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Review: X-Men Origins: Wolverine (2009)

Director: Gavin Hood | 120 minutes | , thriller, fantasy, science fiction | Actors: , Ryan Reynolds, , , Lynn Collins, Danny Huston, Daniel Henney, Taylor Kitsch, Kevin Durand, , , , Will i Am, , Myles Pollard, , Michael-James Olsen, , Christian Clark, , ,

Canada, 1845. Wolverine (Hugh Jackman) is just a boy named James Logan when his father is shot dead by Victor Creed’s (Liev Schreiber) father. James rushes towards the killer and kills him with the enormous claws that suddenly appear from his hands. This deadly attack discovers that he and Victor are both the killer’s sons and that he killed his own father. And he also discovers that killing in the name of justice is relatively easy for him.

He and Victor go on to fight side by side in the American Civil , World War I and Second World War, and the Vietnam War, although James is occasionally disgusted by the extremely violent nature of Victor who sometimes looks more like a beast than a human. This duo comes to an end when they become part of a team of mutants who, led by Colonel Stryker (Danny Houston), undertake dangerous missions. James doesn’t know exactly what those missions mean, but he does know that he and Victor are serving America. On yet another mission with the inevitable dose of violence, James is fed up. He leaves the team, becomes a lumberjack and is happy with the beautiful Kayla (Lynn Collins). Then the members of the former team are killed one by one and it is waiting for James to get the knock on the door.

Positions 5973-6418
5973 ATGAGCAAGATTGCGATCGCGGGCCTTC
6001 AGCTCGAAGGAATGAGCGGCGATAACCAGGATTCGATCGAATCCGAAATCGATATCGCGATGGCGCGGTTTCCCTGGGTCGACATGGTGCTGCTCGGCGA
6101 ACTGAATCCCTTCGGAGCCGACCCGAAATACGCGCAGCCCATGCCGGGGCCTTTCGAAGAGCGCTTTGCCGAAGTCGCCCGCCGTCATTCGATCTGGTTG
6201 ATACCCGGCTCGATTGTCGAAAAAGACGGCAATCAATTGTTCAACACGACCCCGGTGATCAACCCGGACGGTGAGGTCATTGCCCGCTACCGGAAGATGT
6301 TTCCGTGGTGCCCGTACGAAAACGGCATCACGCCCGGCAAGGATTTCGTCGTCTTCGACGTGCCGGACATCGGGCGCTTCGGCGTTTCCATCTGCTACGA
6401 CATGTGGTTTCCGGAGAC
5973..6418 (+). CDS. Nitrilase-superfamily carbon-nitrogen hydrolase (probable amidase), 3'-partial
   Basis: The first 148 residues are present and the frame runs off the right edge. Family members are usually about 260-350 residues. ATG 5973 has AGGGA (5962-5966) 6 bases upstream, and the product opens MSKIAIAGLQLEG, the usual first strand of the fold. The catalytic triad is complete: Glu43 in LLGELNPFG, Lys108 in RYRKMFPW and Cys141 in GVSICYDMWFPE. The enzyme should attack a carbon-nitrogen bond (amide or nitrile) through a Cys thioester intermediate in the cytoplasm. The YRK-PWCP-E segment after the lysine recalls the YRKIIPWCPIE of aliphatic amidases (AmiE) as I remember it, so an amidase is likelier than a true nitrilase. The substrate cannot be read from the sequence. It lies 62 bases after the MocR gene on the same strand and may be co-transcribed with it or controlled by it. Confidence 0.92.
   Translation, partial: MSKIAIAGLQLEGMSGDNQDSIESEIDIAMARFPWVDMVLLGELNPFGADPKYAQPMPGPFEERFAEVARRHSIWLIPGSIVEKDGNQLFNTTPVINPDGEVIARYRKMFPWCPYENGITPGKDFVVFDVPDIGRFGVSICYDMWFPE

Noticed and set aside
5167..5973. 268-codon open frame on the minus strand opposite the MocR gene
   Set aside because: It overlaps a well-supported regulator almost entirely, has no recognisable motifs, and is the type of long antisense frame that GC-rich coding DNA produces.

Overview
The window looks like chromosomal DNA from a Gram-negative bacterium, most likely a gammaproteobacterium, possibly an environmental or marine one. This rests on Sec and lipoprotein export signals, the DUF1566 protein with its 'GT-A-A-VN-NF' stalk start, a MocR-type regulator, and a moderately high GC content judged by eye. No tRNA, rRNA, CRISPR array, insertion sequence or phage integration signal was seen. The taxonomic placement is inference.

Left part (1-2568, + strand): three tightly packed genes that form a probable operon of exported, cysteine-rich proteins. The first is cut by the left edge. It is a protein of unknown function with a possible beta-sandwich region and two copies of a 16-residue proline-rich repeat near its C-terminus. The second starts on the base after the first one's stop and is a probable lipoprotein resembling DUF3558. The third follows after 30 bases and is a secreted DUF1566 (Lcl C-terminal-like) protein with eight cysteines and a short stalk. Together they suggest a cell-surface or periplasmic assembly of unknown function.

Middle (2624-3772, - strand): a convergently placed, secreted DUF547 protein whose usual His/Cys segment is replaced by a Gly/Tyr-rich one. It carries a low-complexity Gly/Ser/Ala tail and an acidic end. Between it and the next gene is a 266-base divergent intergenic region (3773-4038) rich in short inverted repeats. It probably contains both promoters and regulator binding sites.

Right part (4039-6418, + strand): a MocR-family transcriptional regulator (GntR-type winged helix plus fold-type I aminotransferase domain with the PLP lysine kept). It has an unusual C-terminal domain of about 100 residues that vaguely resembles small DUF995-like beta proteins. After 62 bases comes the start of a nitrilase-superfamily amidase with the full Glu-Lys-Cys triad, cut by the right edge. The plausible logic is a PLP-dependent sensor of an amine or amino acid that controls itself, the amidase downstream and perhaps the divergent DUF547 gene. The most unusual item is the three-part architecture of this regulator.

Do you have to be an X-Men fan to like this movie? That’s for sure. Do you leave the cinema satisfied as a fan? Hmm … The is certainly not bad, but it has not become what it could have been. The biggest flaw is the scenario, which does not maintain a fluid storyline, but serves up the interesting events as loose fragments to explain the how and what of the later films. These chunks are often very tasty packed, like the fight scenes that are exciting and spectacular with a lot of martial arts, but the road to the exciting ending with answers to the questions in the later films is about too many bumps to really give satisfaction.

The strongest point of the film is Liev Schreiber’s performance. Every scene with him immediately has something threatening and that is even the case when he has not even bared his teeth and has not yet knocked out his claws. The playing of Hugh Jackman also gets a lot better in the scenes with Liev Schreiber, because then he can get into action, start fighting and throw some biting or subtle humor at it every now and then. The moments when he is sensitively thinking about who or what he is are a lot less. And the love affair with Kayla, oh well, let’s just say it’s hard to feel. That it is not a lack of acting talent, Jackman has proven in “Scoop” (2006), where he convinces Scarlett Johansson.

The images are very beautiful, the sets beautiful and the special effects with the mutants more than fine. Also the body of Hugh Jackman in various stages of undressing or even completely naked is not to be sneezed at. That is why it is all the more regrettable that the scenario is so failing that you, as a fan, feel a bit let down with all your high expectations about the beautifully packaged gift whose content is disappointing. Average could have become very good, but is not. Too bad.

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